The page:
9. Hair Follicle Regeneration by Transplantation of a Bioengineered Hair Follicle Germ.

    PubMed

    Tezuka, Katsunari; Toyoshima, Koh-Ei; Tsuji, Takashi

    2016-01-01

    Hair follicle morphogenesis is first induced by epithelial-mesenchymal interactions in the developing embryo. In the hair follicle, various stem-cell populations are maintained in specialized niches to promote repetitive hair follicle-morphogenesis, which is observed in the variable lower region of the hair follicle as a postnatal hair cycle. In contrast, the genesis of most organs is induced only once during embryogenesis. We developed a novel bioengineering technique, the Organ Germ Method, that employs three-dimensional stem cell culture for regenerating various organs and reproducing embryonic organogenesis. In this chapter, we describe a protocol for hair follicle germ reconstitution using adult follicle-derived epithelial stem cells and dermal papilla cells with intracutaneous transplantation of the bioengineered hair-follicle organ germ. This protocol can be useful not only for the clinical study of hair regeneration but also for studies of stem cell biology and organogenesis. PMID:27431248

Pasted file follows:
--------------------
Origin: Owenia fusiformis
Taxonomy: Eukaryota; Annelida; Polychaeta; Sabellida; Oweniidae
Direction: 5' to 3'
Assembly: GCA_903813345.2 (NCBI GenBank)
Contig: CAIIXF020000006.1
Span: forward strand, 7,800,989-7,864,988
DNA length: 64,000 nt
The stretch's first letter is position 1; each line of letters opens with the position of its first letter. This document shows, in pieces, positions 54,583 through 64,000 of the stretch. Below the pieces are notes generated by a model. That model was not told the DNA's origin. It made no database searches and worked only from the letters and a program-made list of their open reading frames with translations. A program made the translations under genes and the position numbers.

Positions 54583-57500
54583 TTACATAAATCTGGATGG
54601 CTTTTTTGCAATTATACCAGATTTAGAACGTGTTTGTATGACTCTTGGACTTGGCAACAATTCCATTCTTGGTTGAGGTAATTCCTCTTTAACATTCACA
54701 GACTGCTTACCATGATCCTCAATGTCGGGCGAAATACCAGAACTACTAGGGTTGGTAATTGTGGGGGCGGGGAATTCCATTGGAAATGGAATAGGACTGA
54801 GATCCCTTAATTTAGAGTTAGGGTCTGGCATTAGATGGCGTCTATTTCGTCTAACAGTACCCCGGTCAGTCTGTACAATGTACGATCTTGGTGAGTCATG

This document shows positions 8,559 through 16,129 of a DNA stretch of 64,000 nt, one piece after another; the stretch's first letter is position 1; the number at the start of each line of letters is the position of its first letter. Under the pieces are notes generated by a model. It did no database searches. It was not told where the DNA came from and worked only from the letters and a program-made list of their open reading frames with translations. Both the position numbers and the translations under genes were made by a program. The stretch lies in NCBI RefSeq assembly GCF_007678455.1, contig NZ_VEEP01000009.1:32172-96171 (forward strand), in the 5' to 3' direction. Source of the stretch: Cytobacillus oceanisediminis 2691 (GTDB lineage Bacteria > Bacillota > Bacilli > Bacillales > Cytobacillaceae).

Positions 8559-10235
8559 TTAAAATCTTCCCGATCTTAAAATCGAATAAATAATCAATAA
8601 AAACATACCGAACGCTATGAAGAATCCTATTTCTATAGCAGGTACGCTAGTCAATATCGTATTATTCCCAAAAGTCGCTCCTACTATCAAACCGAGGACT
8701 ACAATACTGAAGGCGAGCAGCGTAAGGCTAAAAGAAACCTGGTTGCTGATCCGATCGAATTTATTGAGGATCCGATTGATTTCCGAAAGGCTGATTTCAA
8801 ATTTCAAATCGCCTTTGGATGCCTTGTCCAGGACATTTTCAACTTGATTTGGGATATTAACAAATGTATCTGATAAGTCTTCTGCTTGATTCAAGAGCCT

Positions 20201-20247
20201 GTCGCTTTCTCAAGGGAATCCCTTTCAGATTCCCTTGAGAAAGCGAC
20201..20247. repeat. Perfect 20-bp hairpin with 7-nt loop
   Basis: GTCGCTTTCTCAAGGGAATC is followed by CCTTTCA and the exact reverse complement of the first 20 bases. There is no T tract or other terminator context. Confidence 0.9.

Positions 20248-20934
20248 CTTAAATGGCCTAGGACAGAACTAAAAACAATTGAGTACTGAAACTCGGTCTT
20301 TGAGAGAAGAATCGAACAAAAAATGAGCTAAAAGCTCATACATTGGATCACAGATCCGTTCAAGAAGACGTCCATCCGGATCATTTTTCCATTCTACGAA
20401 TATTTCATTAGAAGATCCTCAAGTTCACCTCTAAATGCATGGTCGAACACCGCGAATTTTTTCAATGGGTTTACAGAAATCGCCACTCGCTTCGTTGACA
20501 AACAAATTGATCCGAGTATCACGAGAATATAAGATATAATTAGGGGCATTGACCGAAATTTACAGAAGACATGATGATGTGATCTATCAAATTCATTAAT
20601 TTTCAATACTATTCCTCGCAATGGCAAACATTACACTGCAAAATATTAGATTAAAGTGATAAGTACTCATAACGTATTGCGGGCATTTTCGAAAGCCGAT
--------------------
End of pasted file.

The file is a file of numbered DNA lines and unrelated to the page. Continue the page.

10. Ion beam microanalysis of human hair follicles

    NASA Astrophysics Data System (ADS)

    Kertész, Zs.; Szikszai, Z.; Pelicon, P.; Simčič, J.; Telek, A.; Bíró, T.

    2007-07-01

    Hair follicle is an appendage organ of the skin which is of importance to the survival of mammals and still maintains significance for the human race - not just biologically, but also through cosmetic and commercial considerations. However data on composition of hair follicles are scarce and mostly limited to the hair shaft. In this study we provide detailed information on the elemental distribution in human hair follicles in different growth phases (anagen and catagen) using a scanning proton microprobe. The analysis of skin samples obtained from human adults undergoing plastic surgery and of organ-cultured human hair follicles may yield a new insight into the function, development and cyclic activity of the hair follicle.

  11. Immunolocalization of β-catenin and Lef-1 during postnatal hair follicle development in mice.

    PubMed

    Wang, Hai-Dong; Yang, Lei; Yu, Xiu-Ju; He, Jun-Ping; Fan, Lin-Hua; Dong, Yan-Jun; Dong, Chang-Sheng; Liu, Tian-Fu

    2012-12-01